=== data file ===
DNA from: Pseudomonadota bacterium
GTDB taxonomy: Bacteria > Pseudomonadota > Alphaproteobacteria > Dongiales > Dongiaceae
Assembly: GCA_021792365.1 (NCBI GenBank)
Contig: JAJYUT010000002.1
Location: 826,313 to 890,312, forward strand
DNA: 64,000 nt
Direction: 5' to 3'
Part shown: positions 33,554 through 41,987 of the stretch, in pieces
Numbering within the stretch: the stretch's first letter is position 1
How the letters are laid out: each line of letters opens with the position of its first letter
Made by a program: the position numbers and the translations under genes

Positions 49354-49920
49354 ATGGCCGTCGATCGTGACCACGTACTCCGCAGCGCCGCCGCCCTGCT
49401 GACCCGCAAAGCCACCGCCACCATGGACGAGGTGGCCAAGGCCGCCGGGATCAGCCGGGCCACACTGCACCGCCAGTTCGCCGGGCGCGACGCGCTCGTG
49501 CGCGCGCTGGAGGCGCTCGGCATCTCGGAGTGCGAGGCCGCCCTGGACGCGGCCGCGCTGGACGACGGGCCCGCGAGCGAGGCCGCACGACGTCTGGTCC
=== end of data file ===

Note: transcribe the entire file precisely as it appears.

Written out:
DNA from: Pseudomonadota bacterium
GTDB taxonomy: Bacteria > Pseudomonadota > Alphaproteobacteria > Dongiales > Dongiaceae
Assembly: GCA_021792365.1 (NCBI GenBank)
Contig: JAJYUT010000002.1
Location: 826,313 to 890,312, forward strand
DNA: 64,000 nt
Direction: 5' to 3'
Part shown: positions 33,554 through 41,987 of the stretch, in pieces
Numbering within the stretch: the stretch's first letter is position 1
How the letters are laid out: each line of letters opens with the position of its first letter
Made by a program: the position numbers and the translations under genes

Positions 49354-49920
49354 ATGGCCGTCGATCGTGACCACGTACTCCGCAGCGCCGCCGCCCTGCT
49401 GACCCGCAAAGCCACCGCCACCATGGACGAGGTGGCCAAGGCCGCCGGGATCAGCCGGGCCACACTGCACCGCCAGTTCGCCGGGCGCGACGCGCTCGTG
49501 CGCGCGCTGGAGGCGCTCGGCATCTCGGAGTGCGAGGCCGCCCTGGACGCGGCCGCGCTGGACGACGGGCCCGCGAGCGAGGCCGCACGACGTCTGGTCC